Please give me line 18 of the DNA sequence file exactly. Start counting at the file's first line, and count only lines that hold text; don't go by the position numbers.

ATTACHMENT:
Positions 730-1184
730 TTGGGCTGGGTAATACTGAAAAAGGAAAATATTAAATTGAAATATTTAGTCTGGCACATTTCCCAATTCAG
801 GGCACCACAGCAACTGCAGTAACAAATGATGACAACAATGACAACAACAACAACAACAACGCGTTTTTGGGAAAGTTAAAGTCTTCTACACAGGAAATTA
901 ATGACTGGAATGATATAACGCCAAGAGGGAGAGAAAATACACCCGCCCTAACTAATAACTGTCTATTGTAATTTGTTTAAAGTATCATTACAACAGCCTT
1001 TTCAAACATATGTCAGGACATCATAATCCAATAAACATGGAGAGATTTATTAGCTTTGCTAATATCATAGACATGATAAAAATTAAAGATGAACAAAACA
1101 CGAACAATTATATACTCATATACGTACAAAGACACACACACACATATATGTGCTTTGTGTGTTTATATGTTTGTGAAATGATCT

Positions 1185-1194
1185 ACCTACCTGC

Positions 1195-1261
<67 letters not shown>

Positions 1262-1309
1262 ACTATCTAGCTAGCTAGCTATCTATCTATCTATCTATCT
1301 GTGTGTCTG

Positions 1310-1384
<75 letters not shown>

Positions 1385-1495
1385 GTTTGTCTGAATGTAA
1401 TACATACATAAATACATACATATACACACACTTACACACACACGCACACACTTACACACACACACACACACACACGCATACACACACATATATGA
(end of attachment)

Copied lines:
1401 TACATACATAAATACATACATATACACACACTTACACACACACGCACACACTTACACACACACACACACACACACGCATACACACACATATATGA